For Freedom, Just Add Water

For Freedom, Just Add Water

My husband is a whiz at fast-forwarding through television commercials. I am not so quick to the button. When he travels, as he’s doing now, I see a lot of random advertisements while I’m watching Jeopardy! or the news. There is an ad running now that is both relentlessly terrifying and ridiculous.

There is never a good reason to zoom in this tight.

It’s an ad for something called Wise Food Storage. It opens with an extreme closeup of a man staring into the camera and declaring: You may not be a prepper now…but you will be! It goes on to show a montage of catastrophes—wildfires, floods, tornadoes, drought—playing over a foreboding musical score. Post-montage we’re treated to a shot of two children who look plucked from a casting call for Village of the Damned. The children spoon reconstituted food into their smiling mouths. Whatever they are eating, we are led to believe it’s delicious. Mom is happy too, because it’s so easy to prepare (Just add water!). Dad is out doing something important, I assume. Perhaps shooting the hungry, greedy, unprepared neighbors.

Look, I understand the value of being prepared for natural disasters. I’m from Mississippi, land of hurricanes and floods, tornadoes and heat waves. I now live in Colorado where a blizzard could box us in for a week. Power outages happen. But most of us have enough canned goods in our pantry to keep us going for a while. You may not enjoy a steady diet of cold beans, but it will sustain you. The bigger problem in case of disaster is access to fresh water. And there is a limit to how much fresh water any one family can reasonably store. Purification systems are great, but they require a reliable water source. So where is mom getting the water to rehydrate all this food during the apocalypse? The commercial doesn’t address that.

Even without a disaster (natural or manmade!) American cities have a water crisis. Flint, Michigan, is the poster city for our water woes, but there are plenty of American communities where the water is tainted thanks to old and failing infrastructure (lead pipes, improper filtering) or as a result of modern industry (fracking, chemical runoff). I’m not sure it makes sense to store a bunker’s worth of dry food when you’ll be dead within a week if you run out of potable water. (Side note: read Jennifer Haigh’s novel Heat and Light for a complex, compassionate look at fracking.)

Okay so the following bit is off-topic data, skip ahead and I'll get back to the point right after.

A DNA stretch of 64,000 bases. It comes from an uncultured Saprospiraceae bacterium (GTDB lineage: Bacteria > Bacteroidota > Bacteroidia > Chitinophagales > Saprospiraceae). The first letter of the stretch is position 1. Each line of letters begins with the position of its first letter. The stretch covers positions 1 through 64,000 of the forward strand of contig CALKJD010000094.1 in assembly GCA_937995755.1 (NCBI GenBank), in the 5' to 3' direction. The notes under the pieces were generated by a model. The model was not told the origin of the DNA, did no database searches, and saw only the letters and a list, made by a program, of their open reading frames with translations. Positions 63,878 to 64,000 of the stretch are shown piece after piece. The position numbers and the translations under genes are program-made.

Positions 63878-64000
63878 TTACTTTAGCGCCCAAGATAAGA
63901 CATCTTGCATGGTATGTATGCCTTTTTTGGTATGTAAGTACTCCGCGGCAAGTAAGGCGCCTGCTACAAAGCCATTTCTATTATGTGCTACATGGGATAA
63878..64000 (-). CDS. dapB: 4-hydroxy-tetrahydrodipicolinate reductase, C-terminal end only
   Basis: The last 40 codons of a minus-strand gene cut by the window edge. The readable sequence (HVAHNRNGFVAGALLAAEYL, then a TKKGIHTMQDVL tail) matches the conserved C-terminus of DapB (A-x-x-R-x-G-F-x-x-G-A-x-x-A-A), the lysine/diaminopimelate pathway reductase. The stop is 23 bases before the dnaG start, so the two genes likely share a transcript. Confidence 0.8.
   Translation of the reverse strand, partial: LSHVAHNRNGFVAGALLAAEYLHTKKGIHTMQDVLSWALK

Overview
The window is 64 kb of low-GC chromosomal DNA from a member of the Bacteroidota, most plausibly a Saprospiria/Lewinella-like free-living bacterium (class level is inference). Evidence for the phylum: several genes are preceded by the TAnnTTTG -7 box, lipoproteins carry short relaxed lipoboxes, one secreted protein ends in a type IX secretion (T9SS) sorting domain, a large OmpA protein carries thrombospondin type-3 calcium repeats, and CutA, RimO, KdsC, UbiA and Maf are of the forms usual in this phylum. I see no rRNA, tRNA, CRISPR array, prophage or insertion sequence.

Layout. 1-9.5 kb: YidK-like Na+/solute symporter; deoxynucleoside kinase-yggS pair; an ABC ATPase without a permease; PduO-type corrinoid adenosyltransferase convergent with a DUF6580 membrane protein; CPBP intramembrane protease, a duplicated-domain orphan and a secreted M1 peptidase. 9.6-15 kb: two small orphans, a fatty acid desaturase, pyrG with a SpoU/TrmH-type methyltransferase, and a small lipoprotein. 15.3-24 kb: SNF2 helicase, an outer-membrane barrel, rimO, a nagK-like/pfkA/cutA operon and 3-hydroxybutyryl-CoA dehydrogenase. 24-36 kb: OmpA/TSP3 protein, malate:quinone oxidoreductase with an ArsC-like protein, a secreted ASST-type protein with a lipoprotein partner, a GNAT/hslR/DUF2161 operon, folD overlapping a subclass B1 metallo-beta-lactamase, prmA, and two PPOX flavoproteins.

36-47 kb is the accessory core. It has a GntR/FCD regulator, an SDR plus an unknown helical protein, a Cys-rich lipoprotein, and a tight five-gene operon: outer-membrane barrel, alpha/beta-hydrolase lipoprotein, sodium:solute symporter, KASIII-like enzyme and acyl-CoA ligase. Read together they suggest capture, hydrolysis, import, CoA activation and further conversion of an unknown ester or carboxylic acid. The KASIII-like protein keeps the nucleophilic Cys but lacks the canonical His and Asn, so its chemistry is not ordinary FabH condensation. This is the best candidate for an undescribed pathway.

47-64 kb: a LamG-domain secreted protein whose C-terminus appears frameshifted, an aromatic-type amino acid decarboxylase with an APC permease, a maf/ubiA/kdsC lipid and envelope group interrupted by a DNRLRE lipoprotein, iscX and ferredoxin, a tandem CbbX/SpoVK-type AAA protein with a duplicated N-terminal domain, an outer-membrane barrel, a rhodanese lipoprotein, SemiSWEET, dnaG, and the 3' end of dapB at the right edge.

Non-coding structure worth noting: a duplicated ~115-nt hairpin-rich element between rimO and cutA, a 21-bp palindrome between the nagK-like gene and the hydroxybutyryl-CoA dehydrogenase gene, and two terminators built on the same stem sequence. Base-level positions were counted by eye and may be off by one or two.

I write this on the Fourth of July, a day when Americans celebrate freedom and independence by gorging on nitrate-laden foodstuffs and setting off explosives. All across America people are cueing up the Sousa and icing down the beer. But if we are plunged into the future predicted by the preppers, it will be a future without beer or wine or water parks or swimming pools or city fountains or reservoirs or window boxes full of flowers or popsicles or ice. And I wonder, if that’s the world we’re faced with, how many of us would really want to survive?

It seems to me we’d do better to actually prepare for the future rather than stew in a fantasy of post-apocalyptic paranoia. We should be updating the infrastructure for our municipal water sources and vigorously monitoring and regulating the industries that threaten the purity of our water. All of that costs money, of course. It means spending tax dollars on scientists and engineers and inspectors and plant maintenance. It means big industry will have to sacrifice by not dumping its runoff into our creeks and rivers or polluting the groundwater with chemicals. The people who build bunkers and store a few decades worth of tasteless food are the same people who gripe about paying taxes and the perils of government overreach. But if these people were serious about survival, they would worry less about their own food shortage and more about the nation’s water supply.

Whether we can survive is not the issue. The question is whether the world remains a place where we want to live. If the very freedoms we celebrate today no longer exist, what’s the point? What makes America great is not our ability to survive, it’s our determination to thrive. We won’t continue to be a great country if we allow the infrastructure we’re built upon to crumble. Future generations deserve more than a pile of freeze-dried platitudes. We can and must do better.

I love this country. I love that we have the freedom to elect our leaders and also the freedom to criticize those we elect. I love our daily newspapers and our country music, our apple pie and our gluten-free snack cakes. I love our hot dog eating contests and our protest marches. I love our optimism and determination and wacky contradictions. I don’t want to live in doomsday America. If, as the preppers predict, our country devolves into a place of violence and chaos where the only thing we have to look forward to is a plastic pouch of dried stroganoff, someone should feel free to shoot me and feast on my remains. I guarantee I’ll taste better than whatever they are serving in the bunker.

Happy Independence Day, y’all.

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Tiffany Quay Tyson

THE PAST IS NEVER, a southern gothic novel steeped in local lore, is available now. The Southern Independent Booksellers Alliance deemed it an Okra Pick. Tyson's debut novel THREE RIVERS was a finalist for both the Colorado Book Award for Literary Fiction and the Mississippi Institute of Arts and Letters Award for Fiction. She was born and raised in Jackson, Mississippi and now lives, writes, and teaches in Denver, Colorado.
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